A RECENT focus on early years education by Secretary of State for Education, Damian Hinds, is very welcome.

His remarks that children are entering school without being able to recognise simple written words or speak in full sentences is, at first sight, worrying.

Before we all decry what’s happening and how badly our children are performing, let’s look at what is being said and take account of some of the issues it raises.

Neither adults, nor children, “speak in full sentences”, at least not in the way we expect to see sentences written down. I’ve transcribed many hours of everyday speech and I can say that not even the most articulate adults speak grammatically correct sentences.

Speech just isn’t like that. It’s simply not how we communicate. Try recording a brief conversation and you will hear many ungrammatical phrases, incomplete sentences and fragments of thoughts that jump around.

We have the capacity to make sense of this melange of sounds and phrases. When we write, we do so in a very different way trying to carefully communicate with precision and clarity.

Any journalist will tell you that, no matter who they interview, the speech has to be “cleaned up” for use in an article. There will be hesitations, “ums” and “aahs”, verbal repetition etc. For example, overuse of the word “like” or saying “you know” after almost every statement.

There will be breaks of thought that eventually lead back to the main point. All these things need editing so that the final “quotation” makes sense. Journalists know how to do this without wilfully altering the meaning of what was being said.

In very young children, grammatical mistakes are very common. My granddaughter at two-and-a-half will point to a toy doll and say, “what she call?” rather than “what is she called” or “what is her name”.

This does not mean she is “falling behind”, indeed across all my grandchildren I can see varying rates of learning to speak, read and write – even within one family. It demonstrates one thing. Children do not all develop at the same rate and their ability to speak, read and write will also vary considerably.

To blame the parents for this is absurd. If one of my grandchildren is ahead of the predicted levels, then one that is behind cannot be simply behind because the parents are not doing something. If they all come from the same home environment, they will all receive the same levels of care and attention.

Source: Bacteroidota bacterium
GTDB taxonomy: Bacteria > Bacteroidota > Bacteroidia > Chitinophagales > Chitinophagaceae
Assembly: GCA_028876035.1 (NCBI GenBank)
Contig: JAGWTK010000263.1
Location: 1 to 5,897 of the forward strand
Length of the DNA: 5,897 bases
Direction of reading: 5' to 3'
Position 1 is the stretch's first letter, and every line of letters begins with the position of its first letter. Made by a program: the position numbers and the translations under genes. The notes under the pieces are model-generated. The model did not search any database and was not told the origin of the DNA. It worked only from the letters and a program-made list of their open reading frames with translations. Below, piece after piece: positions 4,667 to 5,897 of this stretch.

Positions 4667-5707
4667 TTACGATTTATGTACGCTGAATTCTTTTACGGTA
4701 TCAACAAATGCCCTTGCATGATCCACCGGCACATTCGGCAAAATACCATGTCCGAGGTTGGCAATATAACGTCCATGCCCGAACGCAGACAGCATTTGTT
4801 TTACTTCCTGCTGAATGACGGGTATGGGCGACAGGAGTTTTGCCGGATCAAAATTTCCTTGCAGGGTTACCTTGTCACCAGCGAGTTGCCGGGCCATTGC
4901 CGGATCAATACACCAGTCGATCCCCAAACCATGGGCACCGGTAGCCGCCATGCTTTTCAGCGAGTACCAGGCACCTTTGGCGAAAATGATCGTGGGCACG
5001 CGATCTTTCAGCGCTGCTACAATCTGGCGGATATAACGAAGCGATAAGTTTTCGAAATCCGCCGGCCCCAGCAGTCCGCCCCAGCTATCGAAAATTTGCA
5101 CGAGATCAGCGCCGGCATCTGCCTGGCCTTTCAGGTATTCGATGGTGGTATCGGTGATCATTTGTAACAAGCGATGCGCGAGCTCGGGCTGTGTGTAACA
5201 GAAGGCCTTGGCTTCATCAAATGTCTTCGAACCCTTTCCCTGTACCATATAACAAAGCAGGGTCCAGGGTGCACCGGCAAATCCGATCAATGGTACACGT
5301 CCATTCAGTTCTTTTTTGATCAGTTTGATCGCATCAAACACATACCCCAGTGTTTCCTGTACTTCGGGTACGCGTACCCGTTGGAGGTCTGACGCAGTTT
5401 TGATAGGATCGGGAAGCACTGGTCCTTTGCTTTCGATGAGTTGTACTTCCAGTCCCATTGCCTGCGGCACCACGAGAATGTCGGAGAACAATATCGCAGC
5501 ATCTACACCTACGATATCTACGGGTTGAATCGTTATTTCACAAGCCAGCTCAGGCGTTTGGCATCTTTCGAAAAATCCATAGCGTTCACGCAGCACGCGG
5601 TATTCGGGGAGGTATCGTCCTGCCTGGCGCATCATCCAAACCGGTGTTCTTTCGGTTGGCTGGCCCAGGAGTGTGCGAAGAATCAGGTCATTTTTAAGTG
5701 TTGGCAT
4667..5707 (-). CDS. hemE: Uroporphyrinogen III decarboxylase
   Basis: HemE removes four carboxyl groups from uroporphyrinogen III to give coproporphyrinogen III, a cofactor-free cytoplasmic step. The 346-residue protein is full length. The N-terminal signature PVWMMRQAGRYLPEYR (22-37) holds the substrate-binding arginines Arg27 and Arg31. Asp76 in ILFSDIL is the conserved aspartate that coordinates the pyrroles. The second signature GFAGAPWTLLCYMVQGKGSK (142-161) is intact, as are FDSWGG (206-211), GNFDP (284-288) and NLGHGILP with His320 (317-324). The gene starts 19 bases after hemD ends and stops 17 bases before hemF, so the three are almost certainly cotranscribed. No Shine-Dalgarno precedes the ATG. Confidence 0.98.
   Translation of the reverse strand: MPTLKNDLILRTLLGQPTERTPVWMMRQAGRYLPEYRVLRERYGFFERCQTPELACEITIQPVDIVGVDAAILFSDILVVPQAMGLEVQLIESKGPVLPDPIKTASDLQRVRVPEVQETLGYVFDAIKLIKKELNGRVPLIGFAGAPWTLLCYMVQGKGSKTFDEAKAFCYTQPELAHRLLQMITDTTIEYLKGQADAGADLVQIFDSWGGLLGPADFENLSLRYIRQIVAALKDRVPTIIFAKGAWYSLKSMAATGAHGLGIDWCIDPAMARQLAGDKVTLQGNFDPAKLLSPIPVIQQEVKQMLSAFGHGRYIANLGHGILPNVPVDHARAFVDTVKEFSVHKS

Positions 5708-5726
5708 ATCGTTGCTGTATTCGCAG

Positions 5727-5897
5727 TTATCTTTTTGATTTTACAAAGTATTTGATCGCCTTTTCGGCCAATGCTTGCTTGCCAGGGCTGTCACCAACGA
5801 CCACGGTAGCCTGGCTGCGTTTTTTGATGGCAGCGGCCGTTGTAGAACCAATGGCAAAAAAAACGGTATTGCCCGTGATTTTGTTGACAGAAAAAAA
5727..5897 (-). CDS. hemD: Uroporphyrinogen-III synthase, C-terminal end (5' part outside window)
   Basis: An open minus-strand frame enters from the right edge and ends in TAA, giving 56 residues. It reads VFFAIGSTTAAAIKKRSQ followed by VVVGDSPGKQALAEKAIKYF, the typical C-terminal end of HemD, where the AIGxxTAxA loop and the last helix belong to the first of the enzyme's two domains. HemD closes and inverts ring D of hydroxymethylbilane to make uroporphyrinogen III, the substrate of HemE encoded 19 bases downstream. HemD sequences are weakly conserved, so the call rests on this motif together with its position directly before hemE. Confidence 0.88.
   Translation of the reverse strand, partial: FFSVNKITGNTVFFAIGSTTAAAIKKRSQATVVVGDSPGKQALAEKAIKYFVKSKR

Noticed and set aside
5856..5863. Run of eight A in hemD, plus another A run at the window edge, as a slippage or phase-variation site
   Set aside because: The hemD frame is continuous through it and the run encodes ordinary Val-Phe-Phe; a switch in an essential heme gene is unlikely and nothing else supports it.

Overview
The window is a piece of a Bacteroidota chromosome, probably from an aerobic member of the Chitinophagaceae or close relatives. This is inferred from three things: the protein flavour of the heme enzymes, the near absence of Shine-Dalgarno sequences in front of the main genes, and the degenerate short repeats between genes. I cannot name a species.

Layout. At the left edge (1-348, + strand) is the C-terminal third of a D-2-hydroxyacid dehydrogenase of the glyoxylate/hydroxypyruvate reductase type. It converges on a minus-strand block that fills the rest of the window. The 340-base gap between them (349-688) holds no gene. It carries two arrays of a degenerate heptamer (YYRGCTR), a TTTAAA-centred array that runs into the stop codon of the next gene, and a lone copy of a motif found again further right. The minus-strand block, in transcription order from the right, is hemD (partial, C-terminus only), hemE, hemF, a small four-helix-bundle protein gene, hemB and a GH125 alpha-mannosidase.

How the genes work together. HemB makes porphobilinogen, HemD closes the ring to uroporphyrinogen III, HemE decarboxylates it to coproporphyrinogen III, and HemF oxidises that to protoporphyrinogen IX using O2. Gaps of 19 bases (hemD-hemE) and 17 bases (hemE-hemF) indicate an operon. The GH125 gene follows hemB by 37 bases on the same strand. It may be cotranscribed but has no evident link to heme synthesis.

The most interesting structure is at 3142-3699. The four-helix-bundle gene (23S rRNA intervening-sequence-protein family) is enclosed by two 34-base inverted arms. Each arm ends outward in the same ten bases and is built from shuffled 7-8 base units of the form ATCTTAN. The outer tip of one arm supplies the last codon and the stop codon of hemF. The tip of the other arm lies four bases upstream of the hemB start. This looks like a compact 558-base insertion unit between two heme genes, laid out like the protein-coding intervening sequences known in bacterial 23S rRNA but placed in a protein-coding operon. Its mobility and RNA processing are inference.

There must be something else at work. The call for more parental involvement should not go unheeded. Parental participation in a child’s growth and development is very important.

It should be valued and supported. Prior to the coalition government we had a national chain of Sure Start centres that would support child development and were there to provide parents with what they needed to help their families.

We also had many libraries that had active children’s sections and activities such as reading groups on Saturdays. As austerity hit Sure Start centres were rapidly closed and our national library system has been decimated.

Added to this we have a government narrative that not being in work is lazy, a dereliction of duty and a bad thing for the economy.

The growth in zero-hours and low paid work with the advent of the gig economy, self-employment and no obligation to pay yourself even a “living wage” has led to many parents juggling more than one job. In our 24-hour economy, lots of parents have an irregular pattern of working hours and an unstable income month-by-month.

The idea of being at home to look after your child is frowned upon – think of the number of initiatives we’ve had to get parents back into work as soon as possible after the birth of their baby.

Yes, there has been some help, for example the free childcare that is offered to parents, though this does not compensate the nurseries and child care system for the true cost of looking after children.

The result is that parents are pushed to farm out their children as soon as possible to get back to work to contribute to our economy and to lower unemployment.

The Government is now condemning those same parents for not spending enough time at home teaching children basic language and writing skills before they even get to a school.

The closure of Sure Start Centres was a gross error of judgment and it should be reversed. We need some joined up thinking from government on this – not flip flopping and blame, such that whichever way a parent turns, they get the pilloried when things go wrong.